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Beef reigns supreme among consumers’ protein choices, according to research released earlier this year from West Texas A&M University in Canyon, Texas. Nearly half of consumers surveyed cited beef as their No. 1 protein choice, and 97 percent said they ate beef between one and 12 times each week.
The study, which aimed to probe consumers’ perceptions and preferences regarding meat and the meat industry, was the result of doctoral research conducted by Lindsay Chichester, who evaluated a range of popular opinions about meat.
Digging into details, 65 percent of consumers preferred some type of branded beef, said Chichester. This group includes the largest breakout group, 28 percent, which preferred steaks branded as Angus. Chichester’s academic adviser, animal scientist Ty Lawrence, noted that the perception proves the power of marketing. “A lot of that is obviously going to tie back to the recognition of a brand like Certified Angus Beef,” he said.
The term “Angus” outweighed any other branding term, including Prime, tender, organic and grass-fed in consumer perception, but branding with words isn’t enough. Consumers are looking for quality behind those terms, affirmed Lawrence, who noted that the data also indicated that customers “want a higher quality cut of meat,” among other issues.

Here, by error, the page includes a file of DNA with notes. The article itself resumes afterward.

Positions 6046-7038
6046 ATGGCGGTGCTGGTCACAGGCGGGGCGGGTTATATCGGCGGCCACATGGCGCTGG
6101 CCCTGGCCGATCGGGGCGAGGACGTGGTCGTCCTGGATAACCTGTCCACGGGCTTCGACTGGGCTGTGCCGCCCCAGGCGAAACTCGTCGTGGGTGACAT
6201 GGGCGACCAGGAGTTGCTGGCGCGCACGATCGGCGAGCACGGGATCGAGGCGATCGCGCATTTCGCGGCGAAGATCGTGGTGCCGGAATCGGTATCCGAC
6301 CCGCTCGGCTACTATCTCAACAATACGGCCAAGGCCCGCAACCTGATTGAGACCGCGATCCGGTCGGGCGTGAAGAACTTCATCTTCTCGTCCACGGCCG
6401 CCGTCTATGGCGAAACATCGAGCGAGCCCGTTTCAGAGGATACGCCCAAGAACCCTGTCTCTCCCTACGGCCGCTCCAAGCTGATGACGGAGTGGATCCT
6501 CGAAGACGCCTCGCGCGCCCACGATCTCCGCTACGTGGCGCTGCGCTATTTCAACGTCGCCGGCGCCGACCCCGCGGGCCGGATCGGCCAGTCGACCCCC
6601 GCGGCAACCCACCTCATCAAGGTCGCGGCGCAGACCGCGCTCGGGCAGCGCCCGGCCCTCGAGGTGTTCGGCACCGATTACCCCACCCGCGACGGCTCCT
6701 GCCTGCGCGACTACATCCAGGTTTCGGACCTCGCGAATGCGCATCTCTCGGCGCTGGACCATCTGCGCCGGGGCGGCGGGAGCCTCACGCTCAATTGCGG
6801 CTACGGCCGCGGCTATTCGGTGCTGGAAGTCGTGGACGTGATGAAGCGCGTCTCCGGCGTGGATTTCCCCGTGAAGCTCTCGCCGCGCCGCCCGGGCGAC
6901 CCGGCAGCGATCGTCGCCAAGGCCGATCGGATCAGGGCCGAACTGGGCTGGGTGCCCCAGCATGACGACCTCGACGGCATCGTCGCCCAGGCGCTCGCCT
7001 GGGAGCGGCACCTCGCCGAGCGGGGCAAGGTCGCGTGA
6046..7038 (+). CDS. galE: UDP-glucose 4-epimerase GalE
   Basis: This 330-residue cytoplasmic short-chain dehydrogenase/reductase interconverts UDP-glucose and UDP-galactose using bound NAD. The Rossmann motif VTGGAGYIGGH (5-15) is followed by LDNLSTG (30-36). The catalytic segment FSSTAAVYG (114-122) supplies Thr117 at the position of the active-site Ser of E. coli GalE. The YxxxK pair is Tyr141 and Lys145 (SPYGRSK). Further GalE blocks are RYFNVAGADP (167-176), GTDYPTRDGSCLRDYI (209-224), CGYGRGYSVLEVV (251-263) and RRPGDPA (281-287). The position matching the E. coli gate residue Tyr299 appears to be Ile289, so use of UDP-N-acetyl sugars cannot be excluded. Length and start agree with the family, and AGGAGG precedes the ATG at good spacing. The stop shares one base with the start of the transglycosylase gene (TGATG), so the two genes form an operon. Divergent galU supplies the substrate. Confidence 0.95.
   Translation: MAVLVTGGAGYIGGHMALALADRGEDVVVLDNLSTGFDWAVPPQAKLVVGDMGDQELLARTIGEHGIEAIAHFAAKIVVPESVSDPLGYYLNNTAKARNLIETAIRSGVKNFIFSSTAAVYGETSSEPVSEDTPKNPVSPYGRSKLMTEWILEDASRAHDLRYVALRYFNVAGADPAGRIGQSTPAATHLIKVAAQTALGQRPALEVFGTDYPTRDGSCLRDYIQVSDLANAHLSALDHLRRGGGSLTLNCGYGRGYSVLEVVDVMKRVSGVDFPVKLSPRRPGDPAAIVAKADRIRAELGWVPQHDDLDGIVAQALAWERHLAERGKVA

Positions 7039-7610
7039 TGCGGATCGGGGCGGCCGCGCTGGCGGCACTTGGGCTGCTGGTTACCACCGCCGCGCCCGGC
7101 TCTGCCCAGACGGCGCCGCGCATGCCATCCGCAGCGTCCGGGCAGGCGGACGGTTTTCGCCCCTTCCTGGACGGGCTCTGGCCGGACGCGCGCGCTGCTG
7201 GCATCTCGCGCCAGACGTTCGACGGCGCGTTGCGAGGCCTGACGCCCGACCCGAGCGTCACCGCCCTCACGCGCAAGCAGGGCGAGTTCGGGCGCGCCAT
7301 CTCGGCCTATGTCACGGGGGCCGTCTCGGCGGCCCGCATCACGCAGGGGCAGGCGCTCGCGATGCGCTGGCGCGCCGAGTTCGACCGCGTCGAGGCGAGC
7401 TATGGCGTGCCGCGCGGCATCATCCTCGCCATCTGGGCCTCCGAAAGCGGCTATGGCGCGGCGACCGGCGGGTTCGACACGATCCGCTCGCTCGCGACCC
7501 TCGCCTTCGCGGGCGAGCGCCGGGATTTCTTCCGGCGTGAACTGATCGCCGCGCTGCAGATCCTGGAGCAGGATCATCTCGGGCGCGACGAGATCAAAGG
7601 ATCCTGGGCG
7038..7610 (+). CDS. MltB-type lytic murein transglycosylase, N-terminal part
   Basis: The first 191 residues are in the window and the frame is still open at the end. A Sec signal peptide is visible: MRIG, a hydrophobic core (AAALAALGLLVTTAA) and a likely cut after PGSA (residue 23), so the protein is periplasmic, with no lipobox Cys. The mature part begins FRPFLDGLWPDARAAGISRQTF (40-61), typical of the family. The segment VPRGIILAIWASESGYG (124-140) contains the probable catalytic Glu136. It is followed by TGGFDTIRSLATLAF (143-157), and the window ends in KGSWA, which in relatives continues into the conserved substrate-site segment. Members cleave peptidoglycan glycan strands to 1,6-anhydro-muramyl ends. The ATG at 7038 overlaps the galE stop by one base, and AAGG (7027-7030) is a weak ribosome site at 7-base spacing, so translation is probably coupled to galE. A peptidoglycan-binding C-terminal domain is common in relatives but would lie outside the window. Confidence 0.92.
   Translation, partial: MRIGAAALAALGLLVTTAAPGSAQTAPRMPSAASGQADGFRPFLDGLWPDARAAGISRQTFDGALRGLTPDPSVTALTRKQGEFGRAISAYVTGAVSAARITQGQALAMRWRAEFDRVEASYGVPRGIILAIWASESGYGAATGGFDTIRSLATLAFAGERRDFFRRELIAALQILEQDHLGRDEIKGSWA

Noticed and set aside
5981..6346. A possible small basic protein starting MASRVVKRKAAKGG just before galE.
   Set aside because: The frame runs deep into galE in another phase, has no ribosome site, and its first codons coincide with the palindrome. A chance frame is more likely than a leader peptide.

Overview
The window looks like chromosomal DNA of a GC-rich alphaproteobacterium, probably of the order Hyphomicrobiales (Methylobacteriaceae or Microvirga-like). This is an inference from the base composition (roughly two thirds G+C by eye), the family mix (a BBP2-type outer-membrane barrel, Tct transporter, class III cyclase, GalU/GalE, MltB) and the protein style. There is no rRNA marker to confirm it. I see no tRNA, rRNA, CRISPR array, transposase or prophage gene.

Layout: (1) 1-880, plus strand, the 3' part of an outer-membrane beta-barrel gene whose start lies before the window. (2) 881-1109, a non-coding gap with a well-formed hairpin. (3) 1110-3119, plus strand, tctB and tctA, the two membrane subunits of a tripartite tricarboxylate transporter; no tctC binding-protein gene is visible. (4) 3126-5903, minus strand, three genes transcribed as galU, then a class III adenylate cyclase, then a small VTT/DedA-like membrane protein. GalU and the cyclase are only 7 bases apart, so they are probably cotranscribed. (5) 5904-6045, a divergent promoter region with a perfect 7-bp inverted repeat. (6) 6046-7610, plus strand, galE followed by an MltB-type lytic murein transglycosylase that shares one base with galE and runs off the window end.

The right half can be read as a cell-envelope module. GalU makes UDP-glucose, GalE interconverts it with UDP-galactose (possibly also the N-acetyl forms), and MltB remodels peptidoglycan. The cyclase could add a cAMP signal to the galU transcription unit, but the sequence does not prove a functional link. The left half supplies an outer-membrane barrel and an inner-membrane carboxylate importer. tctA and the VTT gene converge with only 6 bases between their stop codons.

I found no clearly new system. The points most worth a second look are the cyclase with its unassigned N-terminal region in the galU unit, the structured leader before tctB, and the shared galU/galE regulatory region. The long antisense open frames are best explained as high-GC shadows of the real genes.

Among the study’s other findings, most consumers — 83 percent — make their meat purchases at a supermarket, where competition rules the meat case. Of special interest to most is price, color of the meat, the amount of edible product, and marbling. “So, we’re still looking at price, color, yield and quality,” Lawrence observed. “The customers want the best combination of quality and cutability at a price they deem reasonable – and that’s different for everybody.”
Results further indicated 56 percent of consumers are willing to pay a premium for all-natural products. However, the survey also showed consumers were unsure of the true meaning behind a “natural” label, Chichester pointed out. “Producers should know they have a market for natural products,” she said. But it comes with a need for producers to better define and educate consumers about what those labels mean, Lawrence added.
The survey also pointed out a need to correct misperceptions. One-third of consumers thought eating meat from animals treated with antibiotics would make them “resistant to antibiotics.” Another 57 percent said they were concerned that animal mistreatment is widespread in the industry.
“We have some education to do,” observed Lawrence. “And we have a long way to go in showing our consumer base that animal husbandry is alive and well in production.”